About 6.3 million Americans have the experience of prison added to the experience of forced schooling, but such a number is only the tip of an iceberg. Thanks to lurid newspaper stories, endless television, movies, books, songs, and other public utterances under the control of corporate managers, all of us are steeped in a vision where prison seems the only protection of physical safety in a dangerous world. We are taught our fellow beings are violently untrustworthy; that only through the protection of authorities can we be safe. Both school and prison destroy trust, the glue of real community. It's a divide-and-conquer strategy, and it works.
Corporate culture has become a resonator of low-level fearfulness to such an extent that we gladly throw huge numbers of our fellow human beings in jail, just as we abandon our children to penal institutionalization in schools; the constant presentation of prison as our salvation, or school as the essential trainer of children, makes us all prisoners. It corrupts our inner life, it divides us from one another so that relationships lifelong are thin and shallow. School teaches us to divorce one another, to put aside loyalty for advantage, to quell our inner voices, subordinating them to management.
School and prison do the work that Rome's first emperor, Julius Cesear, said was necessary to manage a conquered population. In order to keep the conquered conquered, you have to keep them divided. School classrooms do that job more gently than prison cells, but they do it more effectively.
The people who inflict these things on the rest of us are insane, however normal their words and countenances appear. Hard as that is to believe, you must remember that this nation became rich, powerful, and the free-est place in civilized human history without any forced schooling-or prisons-to speak of. In spite of their neat suits, white shirts, and calm ways of speaking, the folks who build and maintain forced institutional schooling-as well as professionalized institutional mass incorporation-are insane, sick people cut off from human understanding, cut off from the hopes and dreams of ordinary humanity.
You may prefer, however, to see them as crazy as foxes. Both school and prison -- by cutting us off from raw experience with people, projects, and ideas -- have trained us to stay in harmony with a mass-production economy whose principle product is junk which must be consumed if it is to survive. The survival of this economy depends upon people becoming addicted to consumption, addicted to owning (and discarding) stuff. As my own addiction to mindlessness re-emerges when I travel alone, and is testified to by aimless channel-surfing on television, hour upon hour, so too, for almost all, in one fashion or another; what begins as a nearly universal human weakness -- but only a minor part of healthy life, well within control - becomes, through forced training from birth in our culture, mightily enhanced by schooling and television, the common destiny of the commons.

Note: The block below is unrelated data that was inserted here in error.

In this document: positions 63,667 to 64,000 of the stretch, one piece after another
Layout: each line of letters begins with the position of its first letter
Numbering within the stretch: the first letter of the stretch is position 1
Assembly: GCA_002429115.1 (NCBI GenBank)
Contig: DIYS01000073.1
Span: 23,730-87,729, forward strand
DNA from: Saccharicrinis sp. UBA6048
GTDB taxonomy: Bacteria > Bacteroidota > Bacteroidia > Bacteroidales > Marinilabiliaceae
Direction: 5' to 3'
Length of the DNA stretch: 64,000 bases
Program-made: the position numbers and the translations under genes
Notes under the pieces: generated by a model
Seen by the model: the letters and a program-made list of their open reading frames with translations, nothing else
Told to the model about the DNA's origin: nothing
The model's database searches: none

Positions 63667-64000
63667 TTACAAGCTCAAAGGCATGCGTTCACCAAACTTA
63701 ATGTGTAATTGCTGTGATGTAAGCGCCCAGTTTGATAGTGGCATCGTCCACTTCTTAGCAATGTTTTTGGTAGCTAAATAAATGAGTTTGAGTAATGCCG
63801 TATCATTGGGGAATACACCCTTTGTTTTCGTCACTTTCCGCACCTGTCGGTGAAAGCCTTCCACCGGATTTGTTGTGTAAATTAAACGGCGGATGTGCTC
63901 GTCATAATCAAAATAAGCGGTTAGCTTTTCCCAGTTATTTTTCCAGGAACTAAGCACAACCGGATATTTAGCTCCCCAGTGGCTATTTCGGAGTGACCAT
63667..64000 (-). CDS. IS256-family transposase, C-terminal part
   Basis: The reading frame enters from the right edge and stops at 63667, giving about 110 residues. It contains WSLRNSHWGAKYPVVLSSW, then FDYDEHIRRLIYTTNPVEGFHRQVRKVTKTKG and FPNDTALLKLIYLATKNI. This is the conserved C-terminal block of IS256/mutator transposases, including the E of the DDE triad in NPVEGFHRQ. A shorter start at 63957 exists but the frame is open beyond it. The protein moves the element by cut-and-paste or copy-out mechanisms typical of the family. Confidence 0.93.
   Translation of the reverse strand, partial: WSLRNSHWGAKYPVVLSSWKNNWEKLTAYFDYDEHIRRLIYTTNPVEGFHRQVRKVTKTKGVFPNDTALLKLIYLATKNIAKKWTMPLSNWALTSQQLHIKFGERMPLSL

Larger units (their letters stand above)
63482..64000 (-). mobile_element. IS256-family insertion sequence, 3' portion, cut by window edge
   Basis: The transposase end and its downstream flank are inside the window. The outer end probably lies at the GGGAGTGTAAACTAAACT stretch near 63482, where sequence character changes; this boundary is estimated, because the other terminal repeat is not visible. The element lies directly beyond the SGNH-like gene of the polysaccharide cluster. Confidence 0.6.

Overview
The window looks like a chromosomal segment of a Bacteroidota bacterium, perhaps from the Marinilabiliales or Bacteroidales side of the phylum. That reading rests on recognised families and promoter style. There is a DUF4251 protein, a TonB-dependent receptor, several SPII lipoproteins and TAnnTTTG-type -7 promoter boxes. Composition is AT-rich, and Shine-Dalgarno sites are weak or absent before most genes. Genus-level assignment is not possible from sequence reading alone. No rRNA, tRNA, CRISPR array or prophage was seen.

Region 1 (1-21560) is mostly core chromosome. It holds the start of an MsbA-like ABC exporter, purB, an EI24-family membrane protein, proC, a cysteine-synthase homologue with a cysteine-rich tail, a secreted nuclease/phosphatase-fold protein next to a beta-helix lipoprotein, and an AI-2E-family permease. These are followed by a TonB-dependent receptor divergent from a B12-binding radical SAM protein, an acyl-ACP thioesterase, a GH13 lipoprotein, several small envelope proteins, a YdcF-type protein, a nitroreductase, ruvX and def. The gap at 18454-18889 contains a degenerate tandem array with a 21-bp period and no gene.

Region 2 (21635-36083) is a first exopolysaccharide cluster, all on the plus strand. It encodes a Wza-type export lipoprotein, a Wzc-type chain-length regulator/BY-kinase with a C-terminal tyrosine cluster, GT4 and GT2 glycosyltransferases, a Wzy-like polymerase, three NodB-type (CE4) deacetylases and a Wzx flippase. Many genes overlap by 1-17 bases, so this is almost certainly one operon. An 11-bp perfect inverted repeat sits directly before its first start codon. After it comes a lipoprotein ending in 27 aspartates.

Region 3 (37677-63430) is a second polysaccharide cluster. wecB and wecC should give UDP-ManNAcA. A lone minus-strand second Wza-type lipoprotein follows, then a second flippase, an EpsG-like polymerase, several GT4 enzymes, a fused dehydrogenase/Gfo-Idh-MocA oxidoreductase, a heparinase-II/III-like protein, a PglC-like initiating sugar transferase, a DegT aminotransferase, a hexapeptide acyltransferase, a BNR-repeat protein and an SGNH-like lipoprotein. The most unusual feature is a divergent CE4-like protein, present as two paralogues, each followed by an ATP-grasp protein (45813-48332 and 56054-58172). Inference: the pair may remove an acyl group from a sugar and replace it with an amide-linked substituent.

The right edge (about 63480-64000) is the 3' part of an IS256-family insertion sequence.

School also trains us to accept a gigantic government with multiple police forces whose need is to control all significant decisions, even in private lives. The monstrous government with its comprehensive surveillance, its theft of your money, its ability to confine those who resist indoctrination, is the perfect mirror imitation of a command economy where "work" is mostly defined in corporate boardrooms, where the wishes and plans of a few CEOs and their families are imposed on the lives of all. These are the new nobility, bidding fair over the past several decades to extend their rule over the entire planet. Welcome to the American empire which has replaced both Republican and Democratic forbears.
School is the processing center for its mercenaries, who, of necessity must needs be made incomplete. This could not have happened without first rendering our people frightened of personal sovereignty, by making them childish and dependent. But is it now too strong to be overthrown?
I don't think so, but the road away from it will be long and difficult. There is no mechanism in existence through which its antithesis can be mobilized except the individual family, the particular family, the unique family. Associations of families which waste their time in wholesale opposition to the thing are doomed, I believe, to disappointment. We will not see this power rolled back in our lifetimes.
Yet saying this is a far cry from throwing up one's hands in despair. Rust doesn't organize to bring down a powerful building nor do termites organize to collapse a house. Each set of molecules, less of any contradiction to the integrity of the larger structure.
The miracle we're after at large is available to each on of us in small right now. First you have to break the invisible chains that schooling has laid on your own mind; you need to stop defining yourself by what you buy or who approves of you. Stop being fearful of new experiences or at least press on regardless of your fear.
By all means homeschool your kids for a while and if you can't do that, teach them to be quiet little saboteurs of the school order. Teach them that very little of value will happen to them as a gift inside school walls, but that if they "want" an education they will have to take it, nobody is ever given an education. Teach them that.
Teach them to challenge the world around them, to take risks. Teach them the junk they put in their minds through television, indeed through all forms of commercial entertainment, is propaganda of one sort of another.
You might even unplug your television today. Or go to see an old friend you haven't seen in a while. In the next election, vote for a third-party candidate; whatever he or she stands for is irrelevant. Once you begin breaking out of the jail your schooling built around you you'll think of many things to do for yourself and your kids. You don't need any gurus, not even me. And when you finally break out of your private jail you'll discover how wonderful and necessary a gift of God that liberty really is. Hey, get started!